The bottom line: Focus on the specific customer emotions you’re creating.
March 14, 2017 Leave a comment
Here’s the data snapshot description:
In January 2017, we surveyed 10,000 U.S. consumers about their media usage patterns and compared the results to similar data we collected in January 2016, January 2015, January 2014, January 2013, and January 2012. Our analysis examines the amount of time consumers spend every day watching television, browsing the Internet (for both work and leisure), reading books (both print and electronic), reading newspapers (both print and electronic), listening to the radio, reading a print magazine, and using a mobile phone. This data snapshot breaks down the results by income level, education level, and, most expansively, by age.
Here’s a portion of the first figure from the data snapshot that contains 13 data-rich charts. As you can see:
- Time spent over the last six years with mobile web/apps has increased the most, followed by using the Internet at work and reading a book online.
- Across all of the media activities we track except for using the Internet at work, consumers spent more time doing them in 2017 than in 2016.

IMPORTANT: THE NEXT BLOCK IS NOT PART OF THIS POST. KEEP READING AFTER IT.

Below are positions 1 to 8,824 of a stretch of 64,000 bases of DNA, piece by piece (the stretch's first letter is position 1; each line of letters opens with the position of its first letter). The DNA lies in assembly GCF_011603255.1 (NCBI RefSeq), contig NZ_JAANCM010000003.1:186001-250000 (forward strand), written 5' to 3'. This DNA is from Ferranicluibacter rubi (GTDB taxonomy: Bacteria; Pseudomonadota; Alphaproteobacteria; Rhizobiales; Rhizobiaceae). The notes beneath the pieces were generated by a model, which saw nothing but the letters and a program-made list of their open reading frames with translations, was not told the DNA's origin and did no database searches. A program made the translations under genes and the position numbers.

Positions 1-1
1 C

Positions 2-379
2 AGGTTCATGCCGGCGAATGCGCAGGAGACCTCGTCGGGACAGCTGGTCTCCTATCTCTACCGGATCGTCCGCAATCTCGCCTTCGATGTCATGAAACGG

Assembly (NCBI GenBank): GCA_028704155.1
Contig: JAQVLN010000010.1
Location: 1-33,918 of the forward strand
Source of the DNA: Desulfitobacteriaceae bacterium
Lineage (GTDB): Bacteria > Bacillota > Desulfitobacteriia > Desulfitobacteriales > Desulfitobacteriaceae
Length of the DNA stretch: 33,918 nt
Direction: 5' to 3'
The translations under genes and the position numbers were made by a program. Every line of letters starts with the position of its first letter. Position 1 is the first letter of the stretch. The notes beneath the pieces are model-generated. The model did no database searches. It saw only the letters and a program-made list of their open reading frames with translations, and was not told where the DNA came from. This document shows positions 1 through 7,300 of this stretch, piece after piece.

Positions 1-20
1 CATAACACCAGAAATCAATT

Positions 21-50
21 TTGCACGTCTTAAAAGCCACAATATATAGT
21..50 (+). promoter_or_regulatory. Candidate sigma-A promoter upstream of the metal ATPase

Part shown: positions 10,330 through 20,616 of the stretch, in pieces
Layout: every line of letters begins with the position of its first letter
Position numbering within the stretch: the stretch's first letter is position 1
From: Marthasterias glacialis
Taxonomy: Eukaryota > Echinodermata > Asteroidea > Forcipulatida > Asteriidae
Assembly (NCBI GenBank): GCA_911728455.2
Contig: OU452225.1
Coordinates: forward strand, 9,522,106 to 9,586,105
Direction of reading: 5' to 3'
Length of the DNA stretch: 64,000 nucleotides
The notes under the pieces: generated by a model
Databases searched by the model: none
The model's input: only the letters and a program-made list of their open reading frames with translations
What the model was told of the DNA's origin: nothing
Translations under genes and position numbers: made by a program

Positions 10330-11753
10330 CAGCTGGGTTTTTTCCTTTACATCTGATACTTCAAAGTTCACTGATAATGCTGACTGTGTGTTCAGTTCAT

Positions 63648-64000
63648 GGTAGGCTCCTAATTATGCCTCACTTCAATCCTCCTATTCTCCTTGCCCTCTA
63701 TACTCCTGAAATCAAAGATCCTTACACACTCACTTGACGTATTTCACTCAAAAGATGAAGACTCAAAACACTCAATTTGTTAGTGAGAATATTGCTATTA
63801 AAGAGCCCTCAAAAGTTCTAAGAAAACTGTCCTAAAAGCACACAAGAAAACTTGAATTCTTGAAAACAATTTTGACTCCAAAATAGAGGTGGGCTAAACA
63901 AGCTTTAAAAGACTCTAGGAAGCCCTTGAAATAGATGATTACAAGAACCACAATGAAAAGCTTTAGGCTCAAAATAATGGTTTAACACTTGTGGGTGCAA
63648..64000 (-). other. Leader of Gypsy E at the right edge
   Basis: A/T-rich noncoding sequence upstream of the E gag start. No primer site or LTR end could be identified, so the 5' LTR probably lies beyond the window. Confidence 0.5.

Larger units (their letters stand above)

- Consumers increased their time reading paper books and magazines by 30% over last year, the largest increase of any activities.
- While consumers increased their reading of newspapers, they also had a jump of 27% in the amount of time they spent reading the news online.
March 4, 2017 3 Comments
I just heard that Pete Winemiller passed away, and it hit me hard. I knew that he had been battling cancer, but I thought that he was winning the fight. How could he not? Pete was one of the most positive people that I’ve ever met. The world lost a wonderful man… and a true customer experience trailblazer.
Pete was the Senior Vice President, Guest Relations for the NBA’s OKC Thunder. His work on customer experience focused on the people who were interacting with fans. Not just employees of the Thunder, but all of the people from all of the partners who played some role in the fan experience, including concessions, parking, ticketing, maintenance, and even the police force.